Oh, Rudolph. You’ve Been Hoodwinked

Monday, December 13, 2010

Last week, we dared to ask the Santa question: Is telling your kids that he’s real just fun make-believe or a brazen lie? Folks fell on both sides of this mini-debate. No hard feelings, I hope. If nothing else, it was a good discussion.

Today, hold on to your red stockings, ’cause we’re going in on Santa’s “ninth reindeer.” Yes, the one with the shiny nose.

I feel I need to lay down a disclaimer here. One that says I’m not picking on poor Rudolph. One that also acknowledges, clearly, how big fan I am of Christmas and this delightful holiday season. And something in the fine print, a caveat, that states that I hum along to the catchy ditty about reindeer games and that one foggy Christmas Eve all the time. Plus, the stop-motion animated characters in the TV special? Crazy cute.

Having said that …

My husband and I were having yet another Christmas traditions conversation. This time about the classic, animated TV specials we’d typically watch as kids.

How the Grinch Stole Christmas! You’re a mean one, indeed, Mr. Grinch.

Santa Claus Is Coming To Town. Even the Winter Warlock is damn near cuddly in stop-motion.

Frosty the Snowman. How can you forget that gray top hat with the splash of fun in the shape of that pink flower? Dapper.

A Charlie Brown Christmas. Although, there’s one guy who definitely does not appreciate Chuck Brown and his crew. Not even a little. [Note: That Charlie Brown rant is light on Christmas cheer and heavy on f-bombs.]

And, of course, there’s Rudolph the Red-Nosed Reindeer. Another stop-motion classic that debuted on television 46 years ago. Actually, the 47-minute movie has aired every year since 1964, making it the longest running Christmas TV special. I also remember reading, some years ago, that Rudolph came to be in the ’40s, the invention of a department store copywriter. Turns out, it was 1939 and the store was Montgomery Ward.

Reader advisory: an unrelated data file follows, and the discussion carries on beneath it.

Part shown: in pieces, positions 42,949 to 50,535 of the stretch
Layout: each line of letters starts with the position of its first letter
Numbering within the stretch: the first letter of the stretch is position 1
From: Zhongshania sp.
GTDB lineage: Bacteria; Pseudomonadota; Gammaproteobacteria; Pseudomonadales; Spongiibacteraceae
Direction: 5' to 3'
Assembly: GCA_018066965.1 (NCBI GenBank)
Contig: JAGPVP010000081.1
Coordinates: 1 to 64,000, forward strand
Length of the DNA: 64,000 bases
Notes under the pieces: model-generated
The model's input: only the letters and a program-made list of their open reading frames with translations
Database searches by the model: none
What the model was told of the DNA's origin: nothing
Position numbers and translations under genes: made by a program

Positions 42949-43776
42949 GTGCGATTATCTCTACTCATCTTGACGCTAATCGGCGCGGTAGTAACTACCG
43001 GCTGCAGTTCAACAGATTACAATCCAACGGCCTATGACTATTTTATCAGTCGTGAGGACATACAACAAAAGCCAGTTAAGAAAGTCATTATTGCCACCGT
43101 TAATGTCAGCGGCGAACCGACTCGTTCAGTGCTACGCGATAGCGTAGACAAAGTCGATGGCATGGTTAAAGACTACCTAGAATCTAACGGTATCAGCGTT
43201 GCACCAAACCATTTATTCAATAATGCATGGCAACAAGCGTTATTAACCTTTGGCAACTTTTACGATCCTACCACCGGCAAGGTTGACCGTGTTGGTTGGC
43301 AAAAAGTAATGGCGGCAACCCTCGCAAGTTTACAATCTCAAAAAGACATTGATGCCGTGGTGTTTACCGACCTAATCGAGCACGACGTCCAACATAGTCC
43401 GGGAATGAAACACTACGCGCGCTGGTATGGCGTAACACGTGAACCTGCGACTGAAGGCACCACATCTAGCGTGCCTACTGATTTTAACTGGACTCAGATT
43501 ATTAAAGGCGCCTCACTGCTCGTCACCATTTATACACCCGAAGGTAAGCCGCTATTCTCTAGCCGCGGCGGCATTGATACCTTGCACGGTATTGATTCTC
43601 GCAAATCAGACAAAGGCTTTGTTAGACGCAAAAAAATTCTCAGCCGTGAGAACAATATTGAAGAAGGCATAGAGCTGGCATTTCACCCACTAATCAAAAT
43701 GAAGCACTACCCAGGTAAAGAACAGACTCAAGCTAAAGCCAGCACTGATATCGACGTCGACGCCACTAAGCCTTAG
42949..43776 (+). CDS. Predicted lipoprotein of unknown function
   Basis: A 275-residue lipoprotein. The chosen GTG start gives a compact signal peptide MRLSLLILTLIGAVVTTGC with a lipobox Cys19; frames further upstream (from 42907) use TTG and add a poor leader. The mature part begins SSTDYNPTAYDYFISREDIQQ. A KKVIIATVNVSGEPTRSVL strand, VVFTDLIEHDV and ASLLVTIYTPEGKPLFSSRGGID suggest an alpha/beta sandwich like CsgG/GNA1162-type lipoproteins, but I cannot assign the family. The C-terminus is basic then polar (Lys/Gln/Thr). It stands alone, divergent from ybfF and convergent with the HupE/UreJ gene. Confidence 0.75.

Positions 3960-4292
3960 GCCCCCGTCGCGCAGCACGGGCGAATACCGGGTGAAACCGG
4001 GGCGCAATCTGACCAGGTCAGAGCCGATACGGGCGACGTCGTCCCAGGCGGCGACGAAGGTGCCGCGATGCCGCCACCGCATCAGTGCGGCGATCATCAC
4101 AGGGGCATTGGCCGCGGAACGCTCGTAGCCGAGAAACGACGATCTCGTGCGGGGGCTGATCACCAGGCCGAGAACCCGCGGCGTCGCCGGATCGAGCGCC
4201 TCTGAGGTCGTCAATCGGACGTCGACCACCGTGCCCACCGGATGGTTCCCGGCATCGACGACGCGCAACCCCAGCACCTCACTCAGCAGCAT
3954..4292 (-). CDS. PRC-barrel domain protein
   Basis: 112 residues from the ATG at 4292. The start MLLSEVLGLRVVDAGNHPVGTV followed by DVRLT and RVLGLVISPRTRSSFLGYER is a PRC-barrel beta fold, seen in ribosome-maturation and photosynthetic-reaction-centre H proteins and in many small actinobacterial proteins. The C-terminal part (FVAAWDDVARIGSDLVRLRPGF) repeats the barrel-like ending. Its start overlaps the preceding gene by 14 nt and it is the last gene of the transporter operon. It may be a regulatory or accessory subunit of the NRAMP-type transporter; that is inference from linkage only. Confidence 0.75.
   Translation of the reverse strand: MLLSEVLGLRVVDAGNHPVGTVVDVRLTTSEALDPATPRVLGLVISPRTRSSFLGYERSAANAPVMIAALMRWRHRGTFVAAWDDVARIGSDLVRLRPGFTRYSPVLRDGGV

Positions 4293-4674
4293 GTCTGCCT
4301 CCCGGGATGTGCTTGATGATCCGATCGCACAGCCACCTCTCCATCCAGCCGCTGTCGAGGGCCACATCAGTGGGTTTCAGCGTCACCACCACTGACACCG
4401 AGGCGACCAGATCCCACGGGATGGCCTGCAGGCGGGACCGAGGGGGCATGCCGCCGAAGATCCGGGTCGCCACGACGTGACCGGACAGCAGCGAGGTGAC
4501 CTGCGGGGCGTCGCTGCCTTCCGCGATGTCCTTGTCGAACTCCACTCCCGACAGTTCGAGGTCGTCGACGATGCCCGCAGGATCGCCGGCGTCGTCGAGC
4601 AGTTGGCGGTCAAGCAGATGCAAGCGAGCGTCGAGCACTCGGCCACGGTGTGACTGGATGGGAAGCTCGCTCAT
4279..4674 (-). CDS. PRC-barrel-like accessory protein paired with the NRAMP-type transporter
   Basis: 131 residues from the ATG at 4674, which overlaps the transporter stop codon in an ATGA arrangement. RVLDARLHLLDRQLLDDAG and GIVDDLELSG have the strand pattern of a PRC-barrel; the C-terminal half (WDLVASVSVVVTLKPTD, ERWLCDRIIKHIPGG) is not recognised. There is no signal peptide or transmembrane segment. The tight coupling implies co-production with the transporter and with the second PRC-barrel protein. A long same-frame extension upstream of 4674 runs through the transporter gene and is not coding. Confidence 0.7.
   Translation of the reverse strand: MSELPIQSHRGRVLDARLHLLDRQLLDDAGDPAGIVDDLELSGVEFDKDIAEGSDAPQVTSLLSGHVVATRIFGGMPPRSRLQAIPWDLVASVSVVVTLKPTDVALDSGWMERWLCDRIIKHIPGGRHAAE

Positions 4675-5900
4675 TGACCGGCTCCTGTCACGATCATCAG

All fine and good, yes. So what’s my husband’s beef with the fuzzy one? It’s the message of Rudolph’s story, really.

As the parable goes, the red-nosed reindeer is ostracized by his community. Mocked for his cosmetic difference. The other reindeer didn’t consider him, didn’t think about his intrinsic worth until after he proved his value to them.

“They didn’t accept him for who he was, but more what he can do for them,” my husband said. “That’s a terrible message.”

Now, my husband is fully aware that these Christmas tales are exactly that, stories. He appreciates the fun and sweetness to them as well. But all stories (or most, I would hope) have a lesson, a point, some meaning tucked into its pages.

Maybe the essence of Rudolph the Red-Nosed Reindeer is more about perseverance and self-worth and less the inhumanity that can fester within intolerance. It comes down to interpretation, context and insight, like nearly everything in this life.

Which brings to mind another stop-motion show. This one, a modern sitcom with the perfect name to bring home the moral of this reindeer story: Community. For the customary Christmas episode last week, the NBC show went out on a cartoon limb, rendering their own “very special” stop-motion animated episode called “Abed’s Uncontrollable Christmas.”

It’s funny and heartwarming. Key ingredients for a holiday classic. If you have 21 minutes, click this link and enjoy.

Here’s the gist: The Abed character is looking for the meaning of Christmas. And after some sweet songs, sly pop culture references and a surreal adventure, he and his classmates/buddies find it. As Abed aptly put it: The meaning of Christmas is that Christmas has meaning. And it can mean whatever we want.

1 Comment
  • 1
    41 Going on 29 says:

    It’s true, even Santa treats Rudolph poorly until he sees away to exploit (whaaa?) Rudolph’s shiny asset. However, Rudolph’s mother loves him, he has a girl who thinks he’s cute (I’m Q-ood! I’m Q-ood!), and eventually people come around and see that Rudolph has something special. Don’t we all have weeks or months or years or epochs like that?

    And what about the Abominable Snowman and Yukon and the wannabe Dentist and the Island of Misfit Toys? Isn’t that all about everyone having a place and being a “misfit” as all in the eye of the beholder? It also says that basically everyone is a misfit so get over yourself. Maybe that wasn’t the original, but a follow-up?

    You know what they don’t seem to show anymore? The Little Drummer Boy. There was a scene when one of the animals gets caught under a cart and almost dies. Maybe it’s too overtly religious? But boy did it have me riveted every time.